This Is Next Year

In his column today, Bill Plaschke says that now that the Dodgers have hired Joe Torre, they need to win now. Putting aside the absurdity of changing your teams philosophy due to the second least important guy on the Dodgers payroll (behind only whoever backs up Russell Martin), the difference of opinion about what winning now means is interesting.

Since Paul DePodesta's great purge of 2005, the Dodgers have been a team that has tried to stay competitive by signing veterans to fill the massive voids that the Kevin Malone era left in the Dodgers farm system, while waiting for Logan White's draft picks to come up and take the reigns for the team. Aside from one misstep in Juan Pierre, Ned Colletti has followed a similar route, signing only Juan Pierre to a contract longer than three years. Since 2004 or 2005 the Dodgers mantra has been wait till next year when the kids come up, then we'll contend.

2008 is finally going to be next year. If the Dodgers simply did nothing right now, they would start the year with Russell Martin behind the plate, James Loney at first, Andre Ethier and Matt Kemp at the corners, Chad Billingsley as the number two or three starter, and Jonathan Broxton as arguably the most dominant setup man in baseball. Behind them are Andy LaRoche, Jonathan Meloan, Clayton Kershaw, Tony Abreu, and James McDonald, all of whom could make a huge impact this year. The Dodgers patience is just now paying off, and because of it, they could make literally no acquisitions for the next four years, and still be a very good team.

Why then would you flush a plan that has been six years in the making down the drain in order to appease a newly hired manager? If you attempt to "win now" like Plaschke wants, it means either trading these pieces away for veteran players, or signing other veterans to replace our current team. And you know, if you only look in the extreme short term, this might not be a terrible idea. When you factor in Mike Lowell's defensive ability, he'll probably be a better player in 2008? But what about 2009 when Andy LaRoche is improving and Lowell is fading? What about not being able to play Johan Santana because you have 60 million dollars committed over the next four years to Lowell? Is a slight advantage in 2008 worth completely obliterating the future, especially when you consider how much of a crapshoot the playoffs are?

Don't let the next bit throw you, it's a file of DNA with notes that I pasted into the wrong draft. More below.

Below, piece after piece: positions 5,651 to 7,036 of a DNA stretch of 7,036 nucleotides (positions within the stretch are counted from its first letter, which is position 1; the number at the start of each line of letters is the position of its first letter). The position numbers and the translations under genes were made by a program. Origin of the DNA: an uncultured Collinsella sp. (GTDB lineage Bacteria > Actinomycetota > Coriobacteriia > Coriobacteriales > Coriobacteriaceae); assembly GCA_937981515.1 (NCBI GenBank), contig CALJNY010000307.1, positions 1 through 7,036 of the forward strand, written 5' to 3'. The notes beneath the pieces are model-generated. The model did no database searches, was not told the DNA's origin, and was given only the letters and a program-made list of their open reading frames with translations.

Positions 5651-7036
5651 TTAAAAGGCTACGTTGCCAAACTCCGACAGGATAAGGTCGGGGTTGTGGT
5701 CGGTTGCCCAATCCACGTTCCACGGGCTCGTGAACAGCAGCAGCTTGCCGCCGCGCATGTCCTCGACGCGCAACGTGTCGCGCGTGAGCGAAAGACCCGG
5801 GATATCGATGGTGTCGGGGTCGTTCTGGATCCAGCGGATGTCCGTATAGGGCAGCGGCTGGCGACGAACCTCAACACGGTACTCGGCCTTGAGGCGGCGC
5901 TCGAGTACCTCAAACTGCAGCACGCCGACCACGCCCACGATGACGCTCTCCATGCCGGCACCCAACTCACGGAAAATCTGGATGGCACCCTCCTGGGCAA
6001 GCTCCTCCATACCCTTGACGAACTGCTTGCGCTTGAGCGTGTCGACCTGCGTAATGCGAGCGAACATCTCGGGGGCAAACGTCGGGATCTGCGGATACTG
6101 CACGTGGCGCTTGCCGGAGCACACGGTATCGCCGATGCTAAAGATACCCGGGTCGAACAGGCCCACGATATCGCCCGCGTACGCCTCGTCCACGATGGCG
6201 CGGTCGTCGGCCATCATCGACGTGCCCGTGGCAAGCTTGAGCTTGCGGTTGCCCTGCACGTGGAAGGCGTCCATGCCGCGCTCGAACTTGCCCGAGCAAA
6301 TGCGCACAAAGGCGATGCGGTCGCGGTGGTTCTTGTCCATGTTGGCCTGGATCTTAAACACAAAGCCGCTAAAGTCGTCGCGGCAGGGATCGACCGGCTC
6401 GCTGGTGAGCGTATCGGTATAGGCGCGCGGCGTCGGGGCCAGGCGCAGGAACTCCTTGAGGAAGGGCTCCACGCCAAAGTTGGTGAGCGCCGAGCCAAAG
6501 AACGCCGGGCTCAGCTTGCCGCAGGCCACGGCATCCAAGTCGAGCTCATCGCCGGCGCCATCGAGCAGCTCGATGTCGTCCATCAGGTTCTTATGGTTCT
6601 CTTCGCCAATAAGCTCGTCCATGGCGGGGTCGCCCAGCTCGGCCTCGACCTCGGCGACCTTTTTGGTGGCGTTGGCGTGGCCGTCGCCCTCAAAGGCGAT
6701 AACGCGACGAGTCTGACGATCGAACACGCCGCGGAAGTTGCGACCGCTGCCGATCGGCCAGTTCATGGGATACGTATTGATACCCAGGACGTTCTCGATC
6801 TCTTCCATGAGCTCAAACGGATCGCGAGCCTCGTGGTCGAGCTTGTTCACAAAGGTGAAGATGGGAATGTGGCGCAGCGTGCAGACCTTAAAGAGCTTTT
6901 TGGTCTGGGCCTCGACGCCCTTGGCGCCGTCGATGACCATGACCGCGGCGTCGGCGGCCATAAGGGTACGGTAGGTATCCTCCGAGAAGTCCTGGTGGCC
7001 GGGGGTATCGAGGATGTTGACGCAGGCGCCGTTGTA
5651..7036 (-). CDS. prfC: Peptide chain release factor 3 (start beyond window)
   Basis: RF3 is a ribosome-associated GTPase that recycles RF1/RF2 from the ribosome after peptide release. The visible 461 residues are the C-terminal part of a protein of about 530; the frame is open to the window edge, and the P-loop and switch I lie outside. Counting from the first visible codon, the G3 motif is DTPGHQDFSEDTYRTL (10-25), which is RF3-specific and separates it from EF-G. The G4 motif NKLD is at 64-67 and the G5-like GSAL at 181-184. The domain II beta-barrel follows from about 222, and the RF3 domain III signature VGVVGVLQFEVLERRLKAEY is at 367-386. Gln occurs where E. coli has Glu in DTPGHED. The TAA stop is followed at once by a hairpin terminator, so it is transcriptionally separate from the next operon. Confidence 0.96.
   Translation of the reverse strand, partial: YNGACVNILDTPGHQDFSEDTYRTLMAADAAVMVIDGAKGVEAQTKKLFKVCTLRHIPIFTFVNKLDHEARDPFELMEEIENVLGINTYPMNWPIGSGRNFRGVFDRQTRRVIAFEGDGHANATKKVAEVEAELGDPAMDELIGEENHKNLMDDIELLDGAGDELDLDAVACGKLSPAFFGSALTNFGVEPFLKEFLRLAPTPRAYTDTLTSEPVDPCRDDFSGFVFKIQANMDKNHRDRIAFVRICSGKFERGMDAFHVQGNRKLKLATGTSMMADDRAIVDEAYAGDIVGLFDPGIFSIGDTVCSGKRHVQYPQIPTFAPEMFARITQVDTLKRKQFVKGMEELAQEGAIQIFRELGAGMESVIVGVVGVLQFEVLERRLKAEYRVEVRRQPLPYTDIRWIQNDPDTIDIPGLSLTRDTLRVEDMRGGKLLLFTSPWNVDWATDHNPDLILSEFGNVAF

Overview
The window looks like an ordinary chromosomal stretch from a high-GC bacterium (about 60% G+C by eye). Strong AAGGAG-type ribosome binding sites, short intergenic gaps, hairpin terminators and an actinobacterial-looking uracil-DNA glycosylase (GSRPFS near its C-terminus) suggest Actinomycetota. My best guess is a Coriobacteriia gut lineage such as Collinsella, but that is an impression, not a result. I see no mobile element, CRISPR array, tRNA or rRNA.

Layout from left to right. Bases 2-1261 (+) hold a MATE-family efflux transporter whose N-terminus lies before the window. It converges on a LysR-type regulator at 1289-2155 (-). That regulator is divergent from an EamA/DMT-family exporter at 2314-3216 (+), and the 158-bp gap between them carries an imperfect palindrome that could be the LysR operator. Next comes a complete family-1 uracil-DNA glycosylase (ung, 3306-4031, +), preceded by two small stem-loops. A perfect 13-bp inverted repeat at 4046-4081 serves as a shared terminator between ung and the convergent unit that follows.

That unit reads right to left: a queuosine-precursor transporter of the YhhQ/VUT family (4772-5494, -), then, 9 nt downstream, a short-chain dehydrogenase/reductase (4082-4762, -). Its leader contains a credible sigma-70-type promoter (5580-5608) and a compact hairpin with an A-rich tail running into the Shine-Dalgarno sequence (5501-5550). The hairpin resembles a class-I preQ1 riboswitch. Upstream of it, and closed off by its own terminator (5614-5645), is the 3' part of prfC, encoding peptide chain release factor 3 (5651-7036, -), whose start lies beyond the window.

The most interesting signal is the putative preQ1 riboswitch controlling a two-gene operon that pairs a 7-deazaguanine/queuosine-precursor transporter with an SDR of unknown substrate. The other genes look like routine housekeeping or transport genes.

The Dodgers made their plan to focus on youth years ago, and because of that the best way for the Dodgers to "win now" is to keep the exact same team they have. The only free agent out on the market that would improve the team on no uncertain terms is Alex Rodriguez. After that, the personnel that the Dodgers have today is strong enough that the proven veterans of the world won't help all that much in the near term, and would prove to be very detrimental in the long run. Winning now means putting the best nine players out on the field every day, and Matt Kemp, James Loney, and others are part of those nine. Torri Hunter and Mike Lowell aren't. Hopefully, our new manager understands that.

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